Organic Produce

Four Generations of Caring for the Land

The Tanimuras and Antles have been tending the land and growing premium fresh produce for four generations. Our co-founder, George Tanimura (1915-2016), often reflected on organic farming in the bigger picture of agriculture here in the Salinas Valley.

“The old time farmers were today’s organic farmers,” said George. “Back then, there were no fertilizers or pesticides. We’d mix a little bit of chicken manure and bat guano into the soil before we planted, and we’d use nicotine to kill aphids. But that was the only thing we had. We more or less weeded by hand, but we didn’t have much of a problem.”

 

What does it mean to be organic?

Tanimura & Antle Organic produce is grown in accordance with the rigorous USDA Organic Standards, which are developed to:

  • Promote ecological balance
  • Conserve biodiversity
  • Protect soil and water quality
  • Conserve wetlands, woodlands and wildlife.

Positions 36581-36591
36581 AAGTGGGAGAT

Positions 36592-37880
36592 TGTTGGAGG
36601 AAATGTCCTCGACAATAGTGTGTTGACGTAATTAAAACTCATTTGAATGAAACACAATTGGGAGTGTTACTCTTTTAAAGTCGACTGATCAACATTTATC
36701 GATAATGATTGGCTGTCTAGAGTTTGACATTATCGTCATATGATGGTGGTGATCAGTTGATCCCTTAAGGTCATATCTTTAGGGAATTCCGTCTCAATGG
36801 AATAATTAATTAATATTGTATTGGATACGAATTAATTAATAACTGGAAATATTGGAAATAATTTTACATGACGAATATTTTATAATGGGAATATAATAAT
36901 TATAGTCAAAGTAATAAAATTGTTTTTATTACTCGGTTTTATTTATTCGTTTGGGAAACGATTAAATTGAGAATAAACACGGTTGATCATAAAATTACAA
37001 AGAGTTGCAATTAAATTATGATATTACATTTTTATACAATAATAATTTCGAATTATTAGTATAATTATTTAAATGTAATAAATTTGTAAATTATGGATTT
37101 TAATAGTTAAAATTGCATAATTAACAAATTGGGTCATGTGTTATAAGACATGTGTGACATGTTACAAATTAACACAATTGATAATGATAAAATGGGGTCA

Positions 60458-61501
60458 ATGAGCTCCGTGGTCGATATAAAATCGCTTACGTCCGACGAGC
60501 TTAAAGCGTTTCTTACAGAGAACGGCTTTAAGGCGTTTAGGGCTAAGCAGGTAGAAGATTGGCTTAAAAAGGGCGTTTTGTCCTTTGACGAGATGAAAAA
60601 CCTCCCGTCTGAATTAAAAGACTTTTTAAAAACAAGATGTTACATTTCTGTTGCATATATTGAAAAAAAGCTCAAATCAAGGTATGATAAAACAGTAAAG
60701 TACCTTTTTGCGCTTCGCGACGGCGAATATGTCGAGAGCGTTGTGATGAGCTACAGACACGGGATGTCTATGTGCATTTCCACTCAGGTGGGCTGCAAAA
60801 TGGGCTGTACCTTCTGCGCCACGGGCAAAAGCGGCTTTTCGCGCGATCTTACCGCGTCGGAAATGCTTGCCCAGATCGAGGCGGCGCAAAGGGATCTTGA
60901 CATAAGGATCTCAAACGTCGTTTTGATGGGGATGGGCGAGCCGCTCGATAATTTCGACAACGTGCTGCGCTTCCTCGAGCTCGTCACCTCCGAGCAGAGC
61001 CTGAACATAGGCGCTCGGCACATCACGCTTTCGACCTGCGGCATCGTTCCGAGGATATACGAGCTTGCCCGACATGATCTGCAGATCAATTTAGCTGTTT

Organic farmers use natural processes and materials which contribute to soil and crop nutrition, pest and weed management, attainment of production goals, and conservation of biological diversity. The USDA Organic Standards also prohibit use of synthetic fertilizers, sewage sludge, irradiation, and genetic engineering (GMOs). We are certified to be in compliance with the USDA Organic Standards by CCOF. Founded in 1973 and an original in the organic movement, CCOF has been a critical player in the development of certification processes and organic standards. You can learn more about CCOF here.

 

Organic farming depends on the maintenance of a balanced ecosystem and organic farming methods are designed to do just that. To learn more about how organic farmers manage the challenges all farmers face, click here.

To learn more about all of our farming, click here.

 

A broad commitment to sustainability and social responsibility

Organic is consistent with Tanimura & Antle’s broader, long-term commitment to sustainability, including:

  • Integrated Pest Management (IPM) in both organic and non-organic crops
  • Minimum tillage to avoid soil erosion
  • Cover cropping and crop rotation
  • Drip irrigation resulting in 19% decrease in water usage
  • Protection of adjacent ecosystems

To learn more about the company’s sustainability practices, click here.